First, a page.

THE   ABCs  OF  REAL  ESTATE  INVESTMENT

MANILA, December 20, 2004 (STAR) Six days a month, a wide range of people troop to the Asian Institute of Management Conference Center to attend a lecture series on real estate investment. Organized by the Urban Institute of Real Estate, the series is set up in such a way that each topic can stand on its own.

"We talk about the broad aspects of brokering and present in simple terms the different facets of a real estate transaction," said Urban Institute founder Enrico Cruz. "Although the required knowledge is not so difficult to acquire, nothing beats the confidence derived from actual experience when making a real estate investment decision."

Seminar participants range from employees of existing property development companies and real estate marketing companies to brokers and housewives looking for possible areas to earn extra income from.

"By keeping our seminar fee at P1,100 per four-hour session, we are able to get a lot more people to attend. With such training, there is more opportunities available for the not-so-rich to better their lives," said Cruz.

Lessons

Urban Institute was put up in 1994, right after Cruz topped the Real Estate Appraisers Board Examination and 20 years after Cruz put up his construction firm, Enrico Cruz Engineering.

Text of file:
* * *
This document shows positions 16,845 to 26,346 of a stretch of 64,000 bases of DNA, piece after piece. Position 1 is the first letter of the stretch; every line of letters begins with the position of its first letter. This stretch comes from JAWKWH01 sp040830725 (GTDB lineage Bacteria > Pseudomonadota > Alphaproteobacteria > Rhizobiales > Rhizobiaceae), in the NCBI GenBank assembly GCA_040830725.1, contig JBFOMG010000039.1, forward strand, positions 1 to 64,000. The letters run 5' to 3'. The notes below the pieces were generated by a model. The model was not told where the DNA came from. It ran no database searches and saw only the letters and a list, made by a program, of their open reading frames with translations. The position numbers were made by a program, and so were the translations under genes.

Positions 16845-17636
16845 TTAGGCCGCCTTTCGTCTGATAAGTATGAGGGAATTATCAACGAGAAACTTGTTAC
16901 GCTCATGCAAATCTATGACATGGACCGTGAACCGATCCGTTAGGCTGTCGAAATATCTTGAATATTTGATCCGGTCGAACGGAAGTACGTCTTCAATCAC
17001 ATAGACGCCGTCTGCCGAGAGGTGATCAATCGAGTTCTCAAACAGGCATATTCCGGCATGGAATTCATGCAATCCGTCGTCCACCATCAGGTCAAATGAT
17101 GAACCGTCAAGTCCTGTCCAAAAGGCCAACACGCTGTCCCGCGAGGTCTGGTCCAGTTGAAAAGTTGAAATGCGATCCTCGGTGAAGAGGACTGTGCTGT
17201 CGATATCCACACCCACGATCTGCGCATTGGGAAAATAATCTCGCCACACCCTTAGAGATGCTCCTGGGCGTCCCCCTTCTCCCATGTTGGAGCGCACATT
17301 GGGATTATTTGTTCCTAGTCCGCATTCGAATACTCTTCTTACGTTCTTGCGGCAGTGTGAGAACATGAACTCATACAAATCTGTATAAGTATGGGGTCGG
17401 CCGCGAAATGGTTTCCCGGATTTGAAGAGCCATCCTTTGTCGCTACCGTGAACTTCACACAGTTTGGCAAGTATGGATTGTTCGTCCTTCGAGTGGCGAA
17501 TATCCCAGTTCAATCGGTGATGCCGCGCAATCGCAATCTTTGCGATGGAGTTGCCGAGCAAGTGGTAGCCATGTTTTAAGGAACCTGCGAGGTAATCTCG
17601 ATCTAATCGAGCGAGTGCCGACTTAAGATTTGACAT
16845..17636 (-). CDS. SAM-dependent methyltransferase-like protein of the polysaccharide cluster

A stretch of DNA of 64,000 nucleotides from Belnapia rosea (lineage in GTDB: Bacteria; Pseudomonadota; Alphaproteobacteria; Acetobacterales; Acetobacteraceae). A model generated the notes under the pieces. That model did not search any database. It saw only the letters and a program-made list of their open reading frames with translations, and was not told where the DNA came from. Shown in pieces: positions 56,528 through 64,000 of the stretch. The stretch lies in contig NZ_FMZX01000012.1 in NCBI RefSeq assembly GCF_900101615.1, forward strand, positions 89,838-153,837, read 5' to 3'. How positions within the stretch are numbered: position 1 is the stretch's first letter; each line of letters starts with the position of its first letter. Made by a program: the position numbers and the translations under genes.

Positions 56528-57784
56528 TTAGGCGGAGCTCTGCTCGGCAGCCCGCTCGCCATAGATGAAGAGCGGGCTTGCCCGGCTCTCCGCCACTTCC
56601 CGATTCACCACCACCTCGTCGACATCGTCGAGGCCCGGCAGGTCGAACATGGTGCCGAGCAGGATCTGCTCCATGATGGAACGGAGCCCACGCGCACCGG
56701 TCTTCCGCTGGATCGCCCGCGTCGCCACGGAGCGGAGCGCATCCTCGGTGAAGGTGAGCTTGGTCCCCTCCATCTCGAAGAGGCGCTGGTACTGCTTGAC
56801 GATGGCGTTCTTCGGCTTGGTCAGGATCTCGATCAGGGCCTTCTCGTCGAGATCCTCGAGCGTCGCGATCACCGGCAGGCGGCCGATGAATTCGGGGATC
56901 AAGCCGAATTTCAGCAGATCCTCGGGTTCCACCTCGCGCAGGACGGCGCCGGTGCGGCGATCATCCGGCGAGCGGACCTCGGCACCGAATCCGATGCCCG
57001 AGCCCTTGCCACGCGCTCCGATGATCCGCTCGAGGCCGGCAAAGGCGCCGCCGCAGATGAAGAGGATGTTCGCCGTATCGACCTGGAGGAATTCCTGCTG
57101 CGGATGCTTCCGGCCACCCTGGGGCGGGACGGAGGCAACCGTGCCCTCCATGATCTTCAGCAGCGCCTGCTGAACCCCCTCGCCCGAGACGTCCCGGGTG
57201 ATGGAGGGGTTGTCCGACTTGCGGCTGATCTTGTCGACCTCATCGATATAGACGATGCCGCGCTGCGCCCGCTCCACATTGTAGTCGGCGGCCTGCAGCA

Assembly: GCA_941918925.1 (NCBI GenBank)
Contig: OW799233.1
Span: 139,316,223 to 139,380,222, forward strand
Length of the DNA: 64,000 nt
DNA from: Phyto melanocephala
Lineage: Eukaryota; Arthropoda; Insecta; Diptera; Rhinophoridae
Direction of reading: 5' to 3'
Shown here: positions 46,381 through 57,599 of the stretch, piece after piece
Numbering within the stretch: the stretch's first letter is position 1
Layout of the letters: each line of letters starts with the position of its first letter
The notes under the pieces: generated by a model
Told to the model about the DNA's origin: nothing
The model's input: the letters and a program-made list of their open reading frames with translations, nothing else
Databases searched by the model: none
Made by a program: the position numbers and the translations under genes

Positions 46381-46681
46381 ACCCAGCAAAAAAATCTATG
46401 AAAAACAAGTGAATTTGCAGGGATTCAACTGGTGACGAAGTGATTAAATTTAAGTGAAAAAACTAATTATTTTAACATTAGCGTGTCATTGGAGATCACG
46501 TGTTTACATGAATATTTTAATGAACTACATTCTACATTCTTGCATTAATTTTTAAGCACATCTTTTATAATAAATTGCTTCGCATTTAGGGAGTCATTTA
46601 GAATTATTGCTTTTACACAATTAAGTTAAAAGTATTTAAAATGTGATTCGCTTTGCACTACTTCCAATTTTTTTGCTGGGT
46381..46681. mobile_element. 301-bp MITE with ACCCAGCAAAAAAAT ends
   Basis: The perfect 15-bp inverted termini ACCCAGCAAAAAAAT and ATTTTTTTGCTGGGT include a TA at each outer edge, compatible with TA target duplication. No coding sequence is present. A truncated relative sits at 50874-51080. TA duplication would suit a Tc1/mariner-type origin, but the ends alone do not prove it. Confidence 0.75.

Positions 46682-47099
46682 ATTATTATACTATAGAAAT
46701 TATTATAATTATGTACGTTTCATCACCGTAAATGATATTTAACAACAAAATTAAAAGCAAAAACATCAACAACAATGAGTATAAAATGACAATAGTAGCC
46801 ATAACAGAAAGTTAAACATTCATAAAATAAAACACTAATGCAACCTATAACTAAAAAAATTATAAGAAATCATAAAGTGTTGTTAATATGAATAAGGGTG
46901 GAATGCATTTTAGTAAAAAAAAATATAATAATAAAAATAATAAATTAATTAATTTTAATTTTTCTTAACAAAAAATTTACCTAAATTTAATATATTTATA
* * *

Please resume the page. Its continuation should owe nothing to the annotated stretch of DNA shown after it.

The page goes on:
"The key to making money in real estate is not in selling at a profit but rather in buying at a profit. In real estate, the opportunity of buying at less than market value is always present. As an investor, you should not buy at market value because you are not the end-user. You can be likened to that of a distributor who is entitled to a discount based on the selling price, which actually is the profit for distributing the merchandise," said Cruz.

Although real estate investment requires big capital, Urban Institute lecturers have come up several options for smaller players to get into the game. One such option is syndication where a real estate professional links up with passive investors who have the money but do not have the time or knowledge to invest in real estate.

"For new and prospective investors, I do not recommend applying leverage or using debt capital. It is better to initially invest small, putting in bigger sums as you gain experience or acquire the needed knowledge," said Cruz. "In some situations, such as bank-acquired assets, that are now being offered for sale at 8% downpayment, you only need a small capital. Your exposure to the investment is only 8% plus any improvement that is needed and any negative cashflow in the future that would be required to amortize the 92% balance."

Clearly, these Urban Institute seminars are eye-openers to new and prospective investors in real estate. –RGdelaCruz


Reported by: Sol Jose Vanzi

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